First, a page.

What is Flavor and Fortune?
How do I subscribe?
How do I get past issues?
How do I advertise?
How do I contact the editor?

Read 5091425 times

Connect me to:
Book reviews
Letters to the Editor
Newmans News and Notes
Restaurant reviews

Article Index (all years, slow)
List of Article Years
Article Index (2022)
Article Index (last 2 years)
Things others say
Related Links

Log In...

Categories & Topics

Soup For The Qan, A (translation of Hu Szu-Hui's book titled in Chinese as: Yin Shan Cheng-Yao)

by: Hu Sihui, a Chinese court medical practitioner
translation by Paul D. Buell and Eugene N. Anderson

London UK: Kegan Paul International 2000, Hardbound

Reviewed by: Jacqueline M. Newman
Fall Volume: 2015 Issue: 22(3) pages: 18 to 19

Known as Hu Zheng Qi Huei, a court medical practitioner now considered a Chinese dietitian, lived during the Yuan Dynasty (1279 to 1368 CE) which is also known as the Mongol Dynasty. Best known for his book, Yinshan Zhengyao or the Important Principles of Food and Drink, that volume became a classic in both Chinese medicine and Chinese cuisine.

Hu was a mongol official in the Ministry of Court Supplies and Provisions. He latter became the therapist of the Empress Dowager and was given the rank of Chief Imperial Therapist. As such, he was responsible for all foods and beverages served to the Emperor and his entire family.

The purpose of his book was to share information for those preparing their food. He wanted to keep the emperor and his entourage from getting sick. He wanted to assure they would eat properly. This book, the first dietary manual in Chinese history, includes Mongolian, Turkic, and Islamic foods and shows their influences in the Chinese dietary. It shows folks today that Mongol and other ethnic cuisines were part of the Chinese culinary years ago.

Chinese court cuisine was a mixture of foods liked by Mongol people, Chinese people, Turkish people, and the members of the Chinese court. This book was presented to the emperor in 1330, and was known as YSCY by the people of the day, and by some now, too.

It shows that broad East Asian foodways were in use during the time it was written and that broad interactions existed between Chinese and non-Chinese cultures. This YSCY was used for many years and does show what foods were prepared for the Emperor and his court should he no longer be able to tend sate affairs. The author states that many diseases are caused by improper diet, and many can be cured by proper eating. He was the first Chinese to sat this.

The main medical thoughts in this YSCY include eating in moderation, using variety in one's diet, and proper hygiene and food storage, and using special diets for pregnant women and children. His is the first book to describe how some diseases can be connected to dietary deficiencies. This was also the first book in China to emphasize food poisoning and the problems that caused.

The purpose of this English translation by Paul Buell who has a PhD from the University of Washington and Eugene N. Anderson who has one from Harvard University in Cambridge Massachusetts; and Charles Perry who did the Appendix has his degree from the University of California, Berkeley. It helps those studying and writing about the food and the dietary of his era. It has made a significant contribution to all studies of this period. It shows strong relationships to Han and Mongolian foods, also to Turkic and Persian ones; and it is an important contribution of all foods of Eurasia.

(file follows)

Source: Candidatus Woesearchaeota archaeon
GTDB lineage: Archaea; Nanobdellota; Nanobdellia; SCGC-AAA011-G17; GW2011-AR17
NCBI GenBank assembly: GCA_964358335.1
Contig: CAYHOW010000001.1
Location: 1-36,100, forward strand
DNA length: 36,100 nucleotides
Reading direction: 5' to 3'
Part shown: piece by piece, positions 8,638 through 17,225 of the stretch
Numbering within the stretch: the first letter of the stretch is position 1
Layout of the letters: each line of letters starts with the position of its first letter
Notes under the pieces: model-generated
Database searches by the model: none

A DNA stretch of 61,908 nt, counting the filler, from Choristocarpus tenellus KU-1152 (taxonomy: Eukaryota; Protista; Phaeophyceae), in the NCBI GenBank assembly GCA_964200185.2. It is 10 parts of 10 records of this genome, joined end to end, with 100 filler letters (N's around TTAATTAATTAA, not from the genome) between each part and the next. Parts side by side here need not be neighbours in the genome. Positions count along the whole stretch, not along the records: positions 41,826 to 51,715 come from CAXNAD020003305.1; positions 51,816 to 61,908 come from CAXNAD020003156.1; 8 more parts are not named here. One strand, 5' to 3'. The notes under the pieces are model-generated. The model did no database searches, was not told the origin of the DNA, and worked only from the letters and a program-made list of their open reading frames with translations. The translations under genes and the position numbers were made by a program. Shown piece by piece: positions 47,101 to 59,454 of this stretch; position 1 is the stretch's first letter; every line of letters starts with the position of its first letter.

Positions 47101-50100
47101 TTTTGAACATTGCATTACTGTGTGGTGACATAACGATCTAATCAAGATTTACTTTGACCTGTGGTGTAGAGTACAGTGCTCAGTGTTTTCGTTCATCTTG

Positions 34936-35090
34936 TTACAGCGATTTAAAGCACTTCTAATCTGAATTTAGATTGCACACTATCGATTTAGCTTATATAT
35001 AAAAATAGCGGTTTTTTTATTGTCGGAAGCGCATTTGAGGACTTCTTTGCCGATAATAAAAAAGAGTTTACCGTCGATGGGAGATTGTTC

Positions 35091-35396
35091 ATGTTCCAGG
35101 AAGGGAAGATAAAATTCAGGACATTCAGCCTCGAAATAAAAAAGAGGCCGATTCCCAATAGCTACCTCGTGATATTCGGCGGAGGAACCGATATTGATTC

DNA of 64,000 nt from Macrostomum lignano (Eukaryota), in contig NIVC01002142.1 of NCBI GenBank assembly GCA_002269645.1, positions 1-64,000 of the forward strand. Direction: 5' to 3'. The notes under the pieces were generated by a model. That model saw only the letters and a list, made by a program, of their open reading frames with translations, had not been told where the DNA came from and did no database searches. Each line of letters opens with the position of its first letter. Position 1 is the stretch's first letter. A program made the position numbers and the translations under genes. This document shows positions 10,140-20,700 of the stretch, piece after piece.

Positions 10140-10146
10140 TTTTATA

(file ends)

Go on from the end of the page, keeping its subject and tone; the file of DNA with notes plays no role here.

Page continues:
There are two examples from this very extensive volume that can be found on Wikipedia, one called Wolf Soup, the other Deboned Chicken Morsels. This seven hundred fifteen page translation has them and health information and recipes.

There are some pictures of its original pages on page 19 in their translation. The English name is:A Soup for the Qan. It was published by Kegan Paul International in 2000 in London, and republished in 2010 in Leiden by Brill in a revised edition. The two recipes that follow were published in Flavor and Fortune on page 19 with some added information; and are in the style of this magazine.
Pearl Noodles*
Mutton leg, boned and cut up
5 Tsaoko cardamons
Chick peas, half a sheng, pulverized and their skins removed
1. Boil ingredients as a soup, strain the broth, set the meat aside.
2. Cut mutton into qima. Cut up each of the following: One sheep's heart, one sheep's liver, a set of sheep's lungs, two liang of sprouting ginger, four liang of pickled ginger, one liang of sweet melon pickles, ten carrots, nine chin of Chinese yams, one cheese, and ten eggs fried into an omelet. Then fry everything together using one chin of sesame paste. Add everything to the soup, adjust the flavors with onions, salt, and vinegar.
* The original says it supplements the center and increases Qi.
Carp Soup*
Large carp, one Adzuki beans, one ho
Prepared mandarin orange peel,two chien, their white removed
Chinese flower pepper, to chien
Tsaoko cardamon, two
1. To ingredients, add five spices and favor evenly, then cook.
2. When done eat on an empty stomach.
* The original says it cures diabetes and edema, jaundice, and foot Qi.

Flavor and Fortune is a magazine of:

Copyright © 1994-2022 by ISACC, all rights reserved
3 Jefferson Ferry Drive
S. Setauket NY 11720